INN and Berry discussed cobalt, what China Molybdenum’s (HKG:3993) acquisition of Freeport McMoran’s (NYSE:FCX) interest in the Tenke mine will mean for the industry going forward, if cobalt will be bigger than lithium in the battery business, how the cobalt industry has been surprising so far this year, and what stocks to watch for.
Last week, Zimtu Capital hosted the first ever Vancouver Commodities Forum at the Hyatt Regency Hotel.
The Investing News Network (INN) was on the floor and interviewed some of its speakers, one of which was Chris Berry of House Mountain Partners and the Disruptive Discoveries Journal. Berry is an independent analyist with a focus on how disruptive trends in energy, strategic metals and technology can create opportunities. He frequently writes on how this theme affects the markets for lithium, cobalt, graphite, vanadium and rare earths.
Here, INN and Berry discussed the following:
- What China Molybdenum’s (HKG:3993) acquisition of Freeport McMoran‘s (NYSE:FCX) interest in the Tenke mine will mean for the industry going forward
- Whether cobalt will be bigger than lithium in the battery business
- How the cobalt industry has been surprising so far this year; and
- What stocks to watch for
Watch the interview to hear what he had to say:
INN: China Moly’s acquisition of Freeport McMoran’s interest in the DRC’s Tenke mine will make it the largest producer of cobalt. What does this mean for the cobalt industry in coming years?
CB: Well it’s very significant and I think when you look at a lot of these battery metals or energy metals, as I call them, one of the one’s that China really doesn’t have a strangle hold on yet in terms of the mining is cobalt. A lot of the cobalt that’s mined in the DRC and other parts of the world ends up in China to be refined but I think that China Moly’s move to tie up Freeport’s African assets and also Freeport’s cobalt refining opportunity in Finland is extraordinarily significant. Because what it means is the Chinese are playing the long game to tie up that angle of the battery supply chain.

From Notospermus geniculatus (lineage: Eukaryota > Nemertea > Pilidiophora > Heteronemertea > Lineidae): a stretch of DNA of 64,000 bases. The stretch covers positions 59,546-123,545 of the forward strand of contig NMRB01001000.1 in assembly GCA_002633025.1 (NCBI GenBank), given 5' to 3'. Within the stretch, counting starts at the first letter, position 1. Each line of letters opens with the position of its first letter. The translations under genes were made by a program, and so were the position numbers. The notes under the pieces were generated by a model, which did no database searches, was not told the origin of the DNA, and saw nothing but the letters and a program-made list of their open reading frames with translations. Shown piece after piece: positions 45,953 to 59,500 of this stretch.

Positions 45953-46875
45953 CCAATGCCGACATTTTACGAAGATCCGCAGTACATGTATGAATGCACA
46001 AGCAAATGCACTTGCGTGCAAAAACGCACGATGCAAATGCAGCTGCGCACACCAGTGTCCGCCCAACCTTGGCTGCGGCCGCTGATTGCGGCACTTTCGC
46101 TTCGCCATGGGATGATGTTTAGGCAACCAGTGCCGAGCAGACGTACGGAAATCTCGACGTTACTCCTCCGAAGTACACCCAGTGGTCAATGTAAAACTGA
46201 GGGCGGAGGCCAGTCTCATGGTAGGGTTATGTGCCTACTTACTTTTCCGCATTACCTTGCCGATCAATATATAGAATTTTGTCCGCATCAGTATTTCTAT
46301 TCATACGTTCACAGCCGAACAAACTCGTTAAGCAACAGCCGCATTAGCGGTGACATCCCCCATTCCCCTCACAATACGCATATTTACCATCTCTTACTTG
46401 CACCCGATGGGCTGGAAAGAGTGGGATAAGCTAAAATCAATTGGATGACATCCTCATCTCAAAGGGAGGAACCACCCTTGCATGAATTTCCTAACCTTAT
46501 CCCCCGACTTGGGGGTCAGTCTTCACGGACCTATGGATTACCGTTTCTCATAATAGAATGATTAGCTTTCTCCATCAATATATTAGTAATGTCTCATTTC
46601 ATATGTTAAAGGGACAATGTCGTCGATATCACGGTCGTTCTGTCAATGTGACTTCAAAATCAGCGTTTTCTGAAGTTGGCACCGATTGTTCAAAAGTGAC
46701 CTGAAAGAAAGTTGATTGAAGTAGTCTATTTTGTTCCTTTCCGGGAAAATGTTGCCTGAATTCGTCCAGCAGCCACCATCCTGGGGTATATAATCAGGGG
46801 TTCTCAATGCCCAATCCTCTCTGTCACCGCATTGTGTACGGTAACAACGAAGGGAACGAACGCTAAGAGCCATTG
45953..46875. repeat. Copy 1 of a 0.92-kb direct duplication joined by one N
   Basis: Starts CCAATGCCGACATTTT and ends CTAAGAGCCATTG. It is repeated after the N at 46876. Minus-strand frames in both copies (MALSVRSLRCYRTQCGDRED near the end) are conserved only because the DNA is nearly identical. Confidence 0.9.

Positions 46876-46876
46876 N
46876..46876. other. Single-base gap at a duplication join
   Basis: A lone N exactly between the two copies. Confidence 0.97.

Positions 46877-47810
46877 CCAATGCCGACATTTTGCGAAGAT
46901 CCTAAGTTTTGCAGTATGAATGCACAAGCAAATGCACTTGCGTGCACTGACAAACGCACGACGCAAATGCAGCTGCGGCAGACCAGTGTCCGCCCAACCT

INN: You once said that cobalt could be a bigger story than lithium going forward in the battery business. Do you still believe that?
CB: I do. I do because—look, there really is no easy way to do a peer play around cobalt. Yes, there are a couple of juniors out there, and that has pros and cons just like everything else, but really, cobalt is a byproduct of nickel and copper mining, and so if you’re trying to get a sense for the future direction of cobalt from a supply perspective, you really need to think about copper, copper price, nickel and nickel price. And a lot of nickel, for example, right now is under water on a cash basis. And so until you see those markets start to ‘find the new normal’, to steal a phrase that’s been thrown around a lot, you know, I think cobalt is going to remain a very, very, interesting and challenging place to focus on.
INN: What has surprised you most about the cobalt industry this year?
CB: That’s a good question. I think one of the things that’s surprised me is how most people haven’t woken up to the opportunity. Again, we can get into a lot of the details about battery and battery metals and how important lithium is, or cobalt is or graphite is, but I think cobalt is really sort of an undiscovered opportunity right now and hopefully that will change soon.
INN: Which junior cobalt companies have interested you so far this year?
CB: Well, it’s a short list, obviously. Formation Metals (TSX:FCO) is out there and there are a couple of others as well, obviously, Global Cobalt (TSXV:GCO) has been in the space. Global Energy Metals is a private play that I’m actually an advisor to, in the interest of full disclosure. And, you know, what they’re looking at doing is actually being sort of a battery metals bank, which is another interesting take and another interesting idea going forward. And that, honestly, is really it at this point in time. There are some other ones out there but those are the ones I think people are the most focused on right now.
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Securities Disclosure: I, Jocelyn Aspa, hold no direct investment interest in any company mentioned in this article.
Editorial Disclosure: The Investing News Network does not guarantee the accuracy or thoroughness of the information reported in the interviews it conducts. The opinions expressed in these interviews do not reflect the opinions of the Investing News Network.
Formation Metals is a client of the Investing News Network. This article is not paid for content.